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May 15, 1913 - Image 1

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Text
Publication:
The Michigan Daily, 1913-05-15

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MNY MO4IRNING PAPER IN
ANN ARBOR

M
V&aI

Daily

READ DAILY BY
5,000 STUDENTS.

... _ # .

PRICE FIVE 0:

No. 16 0.

ANN ARBOR, MICHIGAN, THURSDAY, MAY 15, 1913.

a H

ILL AUDITORIUM RECEIVES
IMMENSE CROWO AT FESTIVAL

New University Building Is Taxed to
its Full Capacity of 6,00
At Initial Concert of
20th Festival,
PRESENT PORTRAIT OF PROF.
A.A. STANLEY TO UNIVERSITY
Chilcago Symphony Orchestra, Prof.
Stanley's 1%aus eo" and ie.
Rappold Delight Audience.
It is 'seldom that an event trans-
pires of such significance to the, uni-
versity, the city, and the state as the
opening of the new Hill Auditorium
for the first concert of the twentieth
annual .May festival. To fudge from
the inspiration and enthusiastic re-
ception of this first concert, the festi-
val this year will be a landmark in the
musical life of Ann Arbor and of Mich-
igan. And the audience which filled
the magnificent structure to the capac-
ity of ,00, was as deeply impressed
with !the beautiful hall as with the
ooncert.'
The importance of the event was fur-
ther emphasized by the presentation to
the universityon behalf of the Choral
Union, of a fine portrait of Albert A.
Stanley. It is Mr. Stanley's devotion to
the cause of good music and his tire-
less energy in its furtheracs which
have made the May festival what it is
today. The presentation was made by
Samuel J. Hexter for the Choral Un-
ion immediately, following the per-
formance of Mr. Stanley's new work
written for the festival. President H.
B. Hutchins formally accepted the gift
on behalf of the board o regent, with
words of fine praise for Mr. Stanley.
The Chicago Symphony oohestra,
unhaxnpereQ i"y the usual reduced
numbers of 'the traveling orchestra,
played as it never played before in
Ann Arbor. Ini every detail of tone, of
ensemble and expression, Federick
Stock and his men reached the perfec-
tion of orchestral performance. The
Wagner numbers, the brilliant"Hudi-
gungsmarch" and'the "M~estersing-
er Vorspel," were given with eloquent -
effect,, and Mr. Stock's characteristic
appreciationi of Waner's glowing me-
lodic structure and vast climaxes. The
Beethoven Fifth ,Symphony, which]
formed the central part of the pro-]
gram, defies the power of words to ex
press the depth and spirituality of its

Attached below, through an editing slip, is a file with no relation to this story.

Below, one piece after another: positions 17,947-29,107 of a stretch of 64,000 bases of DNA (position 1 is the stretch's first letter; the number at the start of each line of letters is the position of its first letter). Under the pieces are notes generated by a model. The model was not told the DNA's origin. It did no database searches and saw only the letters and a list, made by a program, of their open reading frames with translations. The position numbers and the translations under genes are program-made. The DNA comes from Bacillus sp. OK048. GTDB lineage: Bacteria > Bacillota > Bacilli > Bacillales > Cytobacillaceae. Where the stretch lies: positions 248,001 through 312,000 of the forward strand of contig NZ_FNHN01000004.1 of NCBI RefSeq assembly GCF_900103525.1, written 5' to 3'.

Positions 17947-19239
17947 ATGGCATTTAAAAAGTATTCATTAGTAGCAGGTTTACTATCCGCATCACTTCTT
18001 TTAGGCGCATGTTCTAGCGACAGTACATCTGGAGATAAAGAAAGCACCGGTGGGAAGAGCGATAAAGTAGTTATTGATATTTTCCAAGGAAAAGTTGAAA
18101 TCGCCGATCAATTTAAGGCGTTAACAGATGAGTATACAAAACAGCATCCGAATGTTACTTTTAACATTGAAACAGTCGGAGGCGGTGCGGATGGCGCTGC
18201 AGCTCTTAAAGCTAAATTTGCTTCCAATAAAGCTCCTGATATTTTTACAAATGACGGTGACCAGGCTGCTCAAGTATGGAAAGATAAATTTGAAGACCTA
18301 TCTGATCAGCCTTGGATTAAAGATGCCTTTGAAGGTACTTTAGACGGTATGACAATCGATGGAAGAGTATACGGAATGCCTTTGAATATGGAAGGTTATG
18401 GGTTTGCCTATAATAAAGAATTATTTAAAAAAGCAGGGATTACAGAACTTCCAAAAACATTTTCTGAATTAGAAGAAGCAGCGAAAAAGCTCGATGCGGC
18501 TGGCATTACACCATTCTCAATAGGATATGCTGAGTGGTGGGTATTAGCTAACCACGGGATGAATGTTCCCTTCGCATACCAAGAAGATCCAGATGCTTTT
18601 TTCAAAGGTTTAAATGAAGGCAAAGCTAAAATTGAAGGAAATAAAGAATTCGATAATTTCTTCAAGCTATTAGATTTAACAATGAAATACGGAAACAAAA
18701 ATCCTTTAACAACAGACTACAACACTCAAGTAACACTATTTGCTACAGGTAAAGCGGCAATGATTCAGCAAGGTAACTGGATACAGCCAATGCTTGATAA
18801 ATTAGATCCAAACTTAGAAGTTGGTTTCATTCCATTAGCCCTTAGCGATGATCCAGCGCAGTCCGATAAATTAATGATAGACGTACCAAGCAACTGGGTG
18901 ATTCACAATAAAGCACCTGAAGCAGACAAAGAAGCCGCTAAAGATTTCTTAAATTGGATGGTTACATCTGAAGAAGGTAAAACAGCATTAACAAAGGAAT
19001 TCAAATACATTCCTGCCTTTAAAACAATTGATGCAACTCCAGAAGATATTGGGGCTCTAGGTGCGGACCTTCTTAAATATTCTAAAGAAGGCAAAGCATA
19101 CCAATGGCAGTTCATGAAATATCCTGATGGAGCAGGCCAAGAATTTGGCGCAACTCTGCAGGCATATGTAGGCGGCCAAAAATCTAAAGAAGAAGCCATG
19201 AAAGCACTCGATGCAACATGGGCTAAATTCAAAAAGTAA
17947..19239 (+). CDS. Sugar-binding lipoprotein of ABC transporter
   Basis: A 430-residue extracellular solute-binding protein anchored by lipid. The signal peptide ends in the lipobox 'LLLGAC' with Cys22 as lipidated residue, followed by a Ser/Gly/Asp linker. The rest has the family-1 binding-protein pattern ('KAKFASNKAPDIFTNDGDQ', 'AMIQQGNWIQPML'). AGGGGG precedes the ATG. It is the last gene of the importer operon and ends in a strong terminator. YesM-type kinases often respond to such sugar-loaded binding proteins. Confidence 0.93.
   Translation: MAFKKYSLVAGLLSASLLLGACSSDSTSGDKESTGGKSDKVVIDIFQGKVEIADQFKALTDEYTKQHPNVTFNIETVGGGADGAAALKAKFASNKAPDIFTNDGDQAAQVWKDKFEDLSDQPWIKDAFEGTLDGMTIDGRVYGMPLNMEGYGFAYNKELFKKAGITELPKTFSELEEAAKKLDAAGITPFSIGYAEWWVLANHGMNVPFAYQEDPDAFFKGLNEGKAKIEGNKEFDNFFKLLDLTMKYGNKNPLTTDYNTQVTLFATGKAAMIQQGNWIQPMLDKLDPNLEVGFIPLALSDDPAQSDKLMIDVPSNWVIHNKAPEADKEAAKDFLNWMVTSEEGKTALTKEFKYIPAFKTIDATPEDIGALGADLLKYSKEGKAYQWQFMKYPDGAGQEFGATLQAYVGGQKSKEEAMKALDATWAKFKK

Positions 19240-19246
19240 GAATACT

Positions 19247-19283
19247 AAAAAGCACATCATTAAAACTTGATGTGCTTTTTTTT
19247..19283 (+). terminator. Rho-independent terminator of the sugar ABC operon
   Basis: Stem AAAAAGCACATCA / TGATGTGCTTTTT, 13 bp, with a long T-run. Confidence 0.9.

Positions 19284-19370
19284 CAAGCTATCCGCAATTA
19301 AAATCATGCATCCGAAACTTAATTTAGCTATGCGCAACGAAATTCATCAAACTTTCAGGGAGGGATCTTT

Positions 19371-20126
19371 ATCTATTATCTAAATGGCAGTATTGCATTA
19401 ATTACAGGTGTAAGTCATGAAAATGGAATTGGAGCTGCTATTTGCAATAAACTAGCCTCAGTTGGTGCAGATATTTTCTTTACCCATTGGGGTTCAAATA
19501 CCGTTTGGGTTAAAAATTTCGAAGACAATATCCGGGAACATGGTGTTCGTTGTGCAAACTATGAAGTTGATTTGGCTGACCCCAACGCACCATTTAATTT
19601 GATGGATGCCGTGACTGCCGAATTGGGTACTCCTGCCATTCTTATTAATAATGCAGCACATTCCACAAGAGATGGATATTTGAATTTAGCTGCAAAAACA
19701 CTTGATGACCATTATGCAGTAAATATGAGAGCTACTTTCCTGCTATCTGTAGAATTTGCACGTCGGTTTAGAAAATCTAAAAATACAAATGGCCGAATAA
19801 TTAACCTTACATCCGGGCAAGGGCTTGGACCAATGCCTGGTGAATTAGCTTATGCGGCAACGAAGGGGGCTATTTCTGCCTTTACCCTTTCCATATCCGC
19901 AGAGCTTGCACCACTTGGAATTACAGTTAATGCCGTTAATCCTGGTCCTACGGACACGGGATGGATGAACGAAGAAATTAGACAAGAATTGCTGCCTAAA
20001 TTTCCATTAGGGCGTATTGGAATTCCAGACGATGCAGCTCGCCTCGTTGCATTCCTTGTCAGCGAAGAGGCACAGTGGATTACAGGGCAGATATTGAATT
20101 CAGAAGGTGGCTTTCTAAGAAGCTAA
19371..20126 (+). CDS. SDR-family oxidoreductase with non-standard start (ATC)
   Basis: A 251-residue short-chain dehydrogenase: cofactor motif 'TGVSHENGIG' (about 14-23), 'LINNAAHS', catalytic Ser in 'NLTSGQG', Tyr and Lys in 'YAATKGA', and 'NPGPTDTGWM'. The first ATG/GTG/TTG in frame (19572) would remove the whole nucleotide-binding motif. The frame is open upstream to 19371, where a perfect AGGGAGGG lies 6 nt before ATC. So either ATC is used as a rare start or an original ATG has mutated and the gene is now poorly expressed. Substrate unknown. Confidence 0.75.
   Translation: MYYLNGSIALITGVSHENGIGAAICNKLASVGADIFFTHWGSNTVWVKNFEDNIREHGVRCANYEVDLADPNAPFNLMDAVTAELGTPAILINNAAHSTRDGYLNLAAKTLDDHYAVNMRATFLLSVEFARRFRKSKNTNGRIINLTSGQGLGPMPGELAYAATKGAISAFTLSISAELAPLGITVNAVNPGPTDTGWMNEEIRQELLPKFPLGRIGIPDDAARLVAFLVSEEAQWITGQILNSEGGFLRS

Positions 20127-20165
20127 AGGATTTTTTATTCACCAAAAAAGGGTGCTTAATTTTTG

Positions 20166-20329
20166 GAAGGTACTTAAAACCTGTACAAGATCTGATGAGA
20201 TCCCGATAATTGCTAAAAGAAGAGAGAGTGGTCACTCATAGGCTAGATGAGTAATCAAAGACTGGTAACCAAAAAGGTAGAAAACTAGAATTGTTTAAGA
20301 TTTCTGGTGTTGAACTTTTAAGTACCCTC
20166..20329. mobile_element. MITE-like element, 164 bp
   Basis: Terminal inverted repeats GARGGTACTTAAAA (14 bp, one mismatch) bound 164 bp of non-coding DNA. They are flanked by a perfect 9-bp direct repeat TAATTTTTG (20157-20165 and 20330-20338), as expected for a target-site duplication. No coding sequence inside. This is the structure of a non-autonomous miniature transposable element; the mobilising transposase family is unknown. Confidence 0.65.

app eal. From the great opening vis-
tas of the first movement, through the
serene andante, the restles scherzo,]
and the victorious cry of the finale. Mr.
Stock's performance was a inater-
piece. of. sympathetic:.interpretation.
The Brahms "Academic Festival"
closed the concert in a genial burst of]
German song.
Mr. Stanley's composition, a "Laus
Deo" for the chrus and orchestra,
proved noble and full of dignity in
form and content. Offered by Mr.
Stanley and the Choral Union as a tes-
timonial of gratitude to Arthur Hill,
the wok formed a fine dedicatory me-s
morial.
Mine. )Varie Rappold was the soloista
of the evening, and won great favor
with her audience by her charming
personality and brilliant- display of
vocal art. She was most satisfying in
the "Fruehlingsnacht" and the "Vissi
d'Arte" from Tosca, both of which she
gave as encores. These were marked
by purity of tone, and an admirable]
restraint combined with much emo-
tional appeal..
In this evening's -concert, the Verdi
Manzoni Requiem will be given by the
Choral Union under Mr. Stanley, with
Schumann-H-eink, Florence Hinkle,

Lambert Murphy ndl Henri Scott as so-
loists, patrons should remember that
concerts begin promptly at 8:00
o'clock.
Dr. Stouffer to be CaM'hp Physician1.
Dr. C. B. Stouffer, '13H, has been ap-
pointed physician for Camp Bogardus,
the engineers' summer training head-
quarters. Dr. Stouffer was recently
appointed homeopathic physician for
the university M~edical attendance sys-

l1IIICIIGAmIJA WARIRS ROPE
IN TWELVE PALE FACE JUNIORS
Indian Braves Initiate Six Lits, Four
Engineers and Two
aws.
With, the setting of yesterday's sun,
the fifteenth sleep of the first moon
of the green leaves, Mchigamua came
forth from the wigwam, came forth
to make war upon the pale face na-
tion and carry back twelve from
among all the juniors on the campus.
Lean and hungry from the long and
weary council firepow-ows the eight-
'een Michigamnuas advanced with war
whoops and again made a trail and
carried hack into the lodge white men
who. were to be taught the red men's
ways by smoking the pipe of peace
and hearing the wise words of the
sachems of the tribe.
In the smoke talk that followed the
feast of the dog meat, words of wis-
dom and advice were spoken 'by the
faculty sachems, the old braves and